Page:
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The hunt for gold in the San Juans

We’ve been writing about the various European visitations to Pagosa Country, specifically the general vicinity of the Great Pagosa Hot Springs, before the town of Pagosa Springs sprang up.

We counted off visits by Juan Maria Rivera in 1765, the Fathers Dominguez and Escalante in 1776, the Taos trappers starting in the early 1820s, New Mexicans trading between Santa Fe and Southern California starting in the 1820s, and an official government expedition headed by a Capt. Macomb in 1859.

When Macomb’s expedition returned to New Mexico, they brought back the idea that there might be a lot of gold in the San Juan Mountains. That knowledge brought a rush of gold hunters through Pagosa Country, the first led by a Charles Baker in 1860.

Baker and the party of prospectors he led came north from Santa Fe up the Chama River Valley pretty much following the path of Macomb’s expedition, including a visit to the Pagosa Hot Springs. Sure enough, when they reached the vicinity of today’s Silverton, the Baker party found gold and provided the name for the strike area, Baker’s Park.

An enterprising young man, Baker returned to New Mexico and incorporated a toll road between Abiquiu and Baker’s Park. He also erected a number of makeshift bridges to make travel easier, including a bridge across the San Juan River about a mile south of the Pagosa Hot Spring. Baker’s road became the main route for the earliest prospectors entering this part of the San Juans. Also, since settlement of the upper Chama River Valley had begun circa 1860, Baker’s route served those who sought a profit by carrying supplies from Tierra Amarilla to the new gold camps.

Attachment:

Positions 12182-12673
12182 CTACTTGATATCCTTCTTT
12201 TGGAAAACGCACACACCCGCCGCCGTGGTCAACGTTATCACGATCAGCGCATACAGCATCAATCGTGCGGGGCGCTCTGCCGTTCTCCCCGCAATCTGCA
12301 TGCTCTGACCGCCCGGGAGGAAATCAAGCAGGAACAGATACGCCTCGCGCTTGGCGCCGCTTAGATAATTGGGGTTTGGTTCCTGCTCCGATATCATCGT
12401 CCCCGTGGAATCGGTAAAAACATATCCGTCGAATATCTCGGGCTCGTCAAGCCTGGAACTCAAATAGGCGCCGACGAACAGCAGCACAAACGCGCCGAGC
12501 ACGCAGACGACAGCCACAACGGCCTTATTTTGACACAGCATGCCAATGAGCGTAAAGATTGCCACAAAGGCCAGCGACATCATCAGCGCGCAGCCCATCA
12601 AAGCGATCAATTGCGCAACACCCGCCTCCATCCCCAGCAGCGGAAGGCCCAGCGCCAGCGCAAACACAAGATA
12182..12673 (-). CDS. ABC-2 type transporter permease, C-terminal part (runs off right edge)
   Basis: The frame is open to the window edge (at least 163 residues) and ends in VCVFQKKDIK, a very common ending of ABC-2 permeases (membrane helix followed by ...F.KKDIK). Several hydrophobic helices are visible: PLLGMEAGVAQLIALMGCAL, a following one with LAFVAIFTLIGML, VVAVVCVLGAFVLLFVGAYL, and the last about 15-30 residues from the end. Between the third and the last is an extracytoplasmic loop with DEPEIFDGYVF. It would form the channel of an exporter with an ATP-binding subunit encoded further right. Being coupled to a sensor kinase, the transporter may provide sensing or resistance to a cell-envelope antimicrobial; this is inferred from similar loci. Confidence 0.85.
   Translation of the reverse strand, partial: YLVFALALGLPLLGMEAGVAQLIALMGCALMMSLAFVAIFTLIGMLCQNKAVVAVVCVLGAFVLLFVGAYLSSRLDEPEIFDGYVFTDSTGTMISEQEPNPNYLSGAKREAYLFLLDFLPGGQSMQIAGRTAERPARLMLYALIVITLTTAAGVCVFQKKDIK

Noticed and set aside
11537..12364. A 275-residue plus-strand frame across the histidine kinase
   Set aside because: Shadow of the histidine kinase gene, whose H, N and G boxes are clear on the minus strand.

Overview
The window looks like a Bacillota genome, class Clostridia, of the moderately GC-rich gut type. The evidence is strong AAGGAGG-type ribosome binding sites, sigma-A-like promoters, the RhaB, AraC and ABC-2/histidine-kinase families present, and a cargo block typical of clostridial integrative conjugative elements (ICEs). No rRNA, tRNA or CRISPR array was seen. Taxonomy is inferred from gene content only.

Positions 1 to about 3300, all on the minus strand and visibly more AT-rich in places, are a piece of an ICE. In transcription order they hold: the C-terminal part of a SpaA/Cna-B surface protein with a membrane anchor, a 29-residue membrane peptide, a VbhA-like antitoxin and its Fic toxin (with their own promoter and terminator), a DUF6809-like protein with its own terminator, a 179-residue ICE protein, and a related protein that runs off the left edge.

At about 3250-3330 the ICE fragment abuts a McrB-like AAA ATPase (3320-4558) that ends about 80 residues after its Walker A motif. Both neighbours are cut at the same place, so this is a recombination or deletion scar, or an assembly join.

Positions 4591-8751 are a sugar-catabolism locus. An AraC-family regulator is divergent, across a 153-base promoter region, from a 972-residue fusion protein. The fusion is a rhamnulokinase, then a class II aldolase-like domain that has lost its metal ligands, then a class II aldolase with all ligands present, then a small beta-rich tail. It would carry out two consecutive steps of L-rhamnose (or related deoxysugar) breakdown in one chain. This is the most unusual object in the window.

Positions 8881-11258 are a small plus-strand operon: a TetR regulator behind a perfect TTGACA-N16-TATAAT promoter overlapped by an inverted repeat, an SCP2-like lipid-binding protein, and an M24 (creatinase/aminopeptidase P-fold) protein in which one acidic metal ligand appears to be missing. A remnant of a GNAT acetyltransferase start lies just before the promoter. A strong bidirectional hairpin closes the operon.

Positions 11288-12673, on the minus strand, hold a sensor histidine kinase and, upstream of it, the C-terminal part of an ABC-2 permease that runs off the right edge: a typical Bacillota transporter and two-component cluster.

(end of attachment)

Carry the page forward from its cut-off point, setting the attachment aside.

And, so, an uncounted number of traders passed near the Pagosa Hot Springs, maybe took a warm bath, then continued on to Baker’s Park by way of the Animas River.

Other travel routes to the mining camps moved north through Largo Cañon, which mouths on the San Juan River at the community of Blanco east of Bloomfield in New Mexico, and a third route from Tierra Amarilla across what is now the Jicarilla Apache Reservation and crossing the San Juan River at Caracas before continuing in a northwesterly direction to the Animas River.

In the meantime, by 1861, the gold seekers who started digging gold in the Rockies in the Denver/Central City area had worked their way south to the Leadville area. It is supposed that some of these fortune hunters entered the San Juans from the north, founding such camps as Ouray, Lake City and a bunch of camps that do not survive today.

Then, just as western civilization was trying to come to grips with the rugged San Juan Mountains, history took another turn. The Civil War broke out.

Baker, it is presumed, returned east to fight for the South. A large number of the able bodied men in the Colorado and New Mexico Rockies did the same thing, as did most of the regular army troops. The gold rush to the San Juans and across Pagosa Country was put on hold until the pressing issues of the war were dealt with.

Apology: In last week’s article I wrote that Capt. Macomb’s expedition crossed the Navajo River near Rosa. That was a mistake. They crossed the Navajo River near today’s Edith.